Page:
Friday, November 22, 2013

Journey Into DVD: Kids movies aren't just for kids anymore!

Some of the best movies I've seen lately come from the Children/Family aisle. Having two kids can actually expose you to some fine cinema. Of course, 2 of these 3 are ones that, due to various circumstances, I saw without my kids. But they liked them, anyway!

Monsters University: Another fine effort from Pixar. I prefer the originals to the sequels from the company because you just can't beat the joy of discovery that accompanies a Pixar movie that introduces you to a brand-new universe. Well, this one was pretty good. And of course the "Toy Story" sequels are great. Hmm, maybe I need to rethink my policy on Pixar sequels.

Yeah, I prefer Monsters, Inc., but so what? The world can always use more good family-friendly movies, and more to the point, so can my DVD shelf. As a parent, you really appreciate quality because your kids are gonna want to watch it again and again and again. I've seen at least parts of this film 4 times already, and it actually improves with each viewing. The voice work is excellent, with returning Billy Crystal and John Goodman matching their outstanding job as the main characters. Joel--yes, Joel--Murray stands out as an older college student who joins the boys in a fraternity. The character design is great, too, especially the new character of Johnny J. Worthington III (Nathan Fillion), who simply just..looks like the smug blueblood leader of the rival frat type he is supposed to be. The story is solid and finds a clever way to get our characters to where they are at the beginning of this saga (Oh, yeah, this is technically a PREquel, but for my purposes, it seemed more right to refer to it as a sequel). And it's funny.

If I hadn't seen the first one and loved it so much, I might rate this one even higher. The difference to me is that "Monsters Inc." brought me to a whole new world and a whole new way of looking at elements of the existing world, whereas the sequel takes that world and puts a school comedy spin on it. Doesn't matter, though. I look forward to seeing this dozens more times and eventually starting to dread it.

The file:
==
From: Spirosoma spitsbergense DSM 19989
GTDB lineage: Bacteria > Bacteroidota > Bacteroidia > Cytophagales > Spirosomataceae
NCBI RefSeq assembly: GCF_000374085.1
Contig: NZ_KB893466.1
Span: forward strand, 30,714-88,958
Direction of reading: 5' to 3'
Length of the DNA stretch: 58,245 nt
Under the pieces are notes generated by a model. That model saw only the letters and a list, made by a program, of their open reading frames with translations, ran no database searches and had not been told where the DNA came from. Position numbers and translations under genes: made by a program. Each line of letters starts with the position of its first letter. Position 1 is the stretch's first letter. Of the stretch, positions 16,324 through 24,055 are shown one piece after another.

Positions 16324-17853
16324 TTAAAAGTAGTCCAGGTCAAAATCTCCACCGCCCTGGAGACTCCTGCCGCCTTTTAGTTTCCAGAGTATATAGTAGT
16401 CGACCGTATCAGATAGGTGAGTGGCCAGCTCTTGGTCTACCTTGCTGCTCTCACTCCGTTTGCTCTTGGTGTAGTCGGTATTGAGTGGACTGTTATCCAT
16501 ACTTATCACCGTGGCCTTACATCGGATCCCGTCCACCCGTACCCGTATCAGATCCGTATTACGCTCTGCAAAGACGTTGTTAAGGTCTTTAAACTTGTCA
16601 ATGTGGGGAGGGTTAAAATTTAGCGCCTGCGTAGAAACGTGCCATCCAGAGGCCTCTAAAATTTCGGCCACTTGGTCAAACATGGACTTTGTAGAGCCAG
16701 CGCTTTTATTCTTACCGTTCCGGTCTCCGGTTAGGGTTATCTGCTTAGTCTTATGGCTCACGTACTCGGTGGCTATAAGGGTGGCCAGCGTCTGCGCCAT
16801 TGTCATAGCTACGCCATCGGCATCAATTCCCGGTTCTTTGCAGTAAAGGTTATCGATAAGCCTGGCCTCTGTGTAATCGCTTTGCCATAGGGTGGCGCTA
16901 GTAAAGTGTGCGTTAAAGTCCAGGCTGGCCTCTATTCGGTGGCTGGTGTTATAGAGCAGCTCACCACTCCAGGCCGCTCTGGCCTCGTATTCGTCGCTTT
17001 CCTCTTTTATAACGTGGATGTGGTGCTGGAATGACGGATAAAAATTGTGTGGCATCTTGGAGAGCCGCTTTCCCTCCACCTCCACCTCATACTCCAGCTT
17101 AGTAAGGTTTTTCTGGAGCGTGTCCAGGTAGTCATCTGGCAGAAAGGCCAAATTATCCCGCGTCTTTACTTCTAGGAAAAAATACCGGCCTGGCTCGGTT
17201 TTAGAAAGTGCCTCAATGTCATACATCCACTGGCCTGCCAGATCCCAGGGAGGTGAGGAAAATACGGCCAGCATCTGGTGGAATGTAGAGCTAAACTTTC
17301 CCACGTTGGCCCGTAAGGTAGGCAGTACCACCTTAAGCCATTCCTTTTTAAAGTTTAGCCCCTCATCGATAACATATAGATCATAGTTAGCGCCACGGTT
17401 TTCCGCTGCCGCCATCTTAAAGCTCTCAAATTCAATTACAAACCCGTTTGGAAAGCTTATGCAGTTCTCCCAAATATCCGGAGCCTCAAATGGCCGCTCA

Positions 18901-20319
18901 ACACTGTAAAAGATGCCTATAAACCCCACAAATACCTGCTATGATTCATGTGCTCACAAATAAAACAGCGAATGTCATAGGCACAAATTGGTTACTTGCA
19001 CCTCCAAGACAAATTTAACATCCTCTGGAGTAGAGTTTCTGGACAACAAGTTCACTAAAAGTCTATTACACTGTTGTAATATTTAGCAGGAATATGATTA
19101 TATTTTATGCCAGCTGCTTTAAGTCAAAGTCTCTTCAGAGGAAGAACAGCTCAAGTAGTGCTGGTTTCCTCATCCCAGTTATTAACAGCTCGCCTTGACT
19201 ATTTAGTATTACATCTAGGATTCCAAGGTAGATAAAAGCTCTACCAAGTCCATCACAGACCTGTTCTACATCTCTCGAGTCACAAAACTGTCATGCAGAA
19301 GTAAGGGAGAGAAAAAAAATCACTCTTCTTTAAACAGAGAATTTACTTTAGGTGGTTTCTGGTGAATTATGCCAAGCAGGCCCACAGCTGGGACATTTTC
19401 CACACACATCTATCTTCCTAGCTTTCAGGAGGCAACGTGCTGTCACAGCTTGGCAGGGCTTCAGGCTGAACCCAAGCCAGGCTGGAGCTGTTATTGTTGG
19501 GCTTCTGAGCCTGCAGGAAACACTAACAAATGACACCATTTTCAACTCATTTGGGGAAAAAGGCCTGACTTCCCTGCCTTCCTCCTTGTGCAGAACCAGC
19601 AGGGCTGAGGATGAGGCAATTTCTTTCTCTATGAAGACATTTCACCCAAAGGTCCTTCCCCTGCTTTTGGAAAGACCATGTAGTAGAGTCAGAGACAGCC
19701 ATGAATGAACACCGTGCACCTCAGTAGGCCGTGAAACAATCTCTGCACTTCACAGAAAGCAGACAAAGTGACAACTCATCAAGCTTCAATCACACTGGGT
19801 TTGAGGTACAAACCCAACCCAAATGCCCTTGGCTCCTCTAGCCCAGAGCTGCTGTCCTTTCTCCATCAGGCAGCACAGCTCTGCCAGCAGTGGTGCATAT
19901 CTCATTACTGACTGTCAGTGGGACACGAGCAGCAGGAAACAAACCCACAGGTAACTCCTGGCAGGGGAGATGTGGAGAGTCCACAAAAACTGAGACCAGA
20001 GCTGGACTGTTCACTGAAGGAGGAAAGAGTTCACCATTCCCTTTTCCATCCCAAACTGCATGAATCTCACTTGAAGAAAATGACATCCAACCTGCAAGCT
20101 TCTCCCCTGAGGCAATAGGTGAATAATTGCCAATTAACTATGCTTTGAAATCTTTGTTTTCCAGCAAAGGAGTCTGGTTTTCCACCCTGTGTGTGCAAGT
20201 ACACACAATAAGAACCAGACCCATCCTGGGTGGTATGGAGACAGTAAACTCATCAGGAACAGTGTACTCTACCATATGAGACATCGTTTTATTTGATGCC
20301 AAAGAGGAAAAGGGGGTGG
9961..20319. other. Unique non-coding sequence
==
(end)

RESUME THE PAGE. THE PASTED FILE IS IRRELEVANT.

Wreck-It Ralph: Now, this movie takes a "new" world--the inner universe of video games--and makes it fresh and exciting. It's also clever and also brings plenty of heart to the proceedings. The big standout, though, is the voice work. John C. Reilly is perfect as the title character, a video game villain who breaks stuff but wants to be something more. His voice-over at the beginning of the film is one of the funniest things I've seen in a movie in years. It's subtle, but it's hilarious, and though the dialogue is brilliant and establishes the character, it's Reilly's performance that makes it. I also want to praise Sarah Silverman and Alan Tudyk for voice acting that is as vivid and amusing as the cool visuals. This movie is a real delight and has to be up there with the best animated movies of recent memory.

The Muppets: OK, I finally got around to seeing the Jason Segel reboot of the franchise, and, hey, what took me so long? This one is great! I mean, it's entertaining, funny, warm, and I am kind of upset it wasn't really huge instead of "just" a hit.

Retooling the Muppets for a new generation could have gone terribly wrong, but Segel doesn't strain for edginess. Instead, he makes a few subtle references to changing times, but he stays true to the characters and doesn't pander to try to make teenagers and hipsters want to see it. Maybe that's why it wan't really huge.

One of the smartest things Segel does is he includes a human love story (with co-star Amy Adams, who as always is the most adorable thing ever) but gives it just enough attention to make it relevant while never upstaging or interfering with the Muppets. He creates a new character, Walter, who isn't in himself all that remarkable yet blends in well because of that normal quality. Debuting a new Muppet could have been another pitfall, but instead it works. The best thing I can say about "The Muppets" is that it feels like The Muppets and still feels fresh.

If nothing else, this one is worth it for Chris Cooper's spirited turn as the movie's big villain. He's so good you want more of him, but again I think Segel got the balance right and didn't overexpose him. My favorite scene in the movie involves Cooper doing something I hadn't seen him do before, and, yeah, the movie's a few years old, but I am not going to spoil it. After all, it was a surprise to me!

These are 3 amazing movies, all good for the whole family. I may have to give "Turbo" and "Planes" a shot on DVD.

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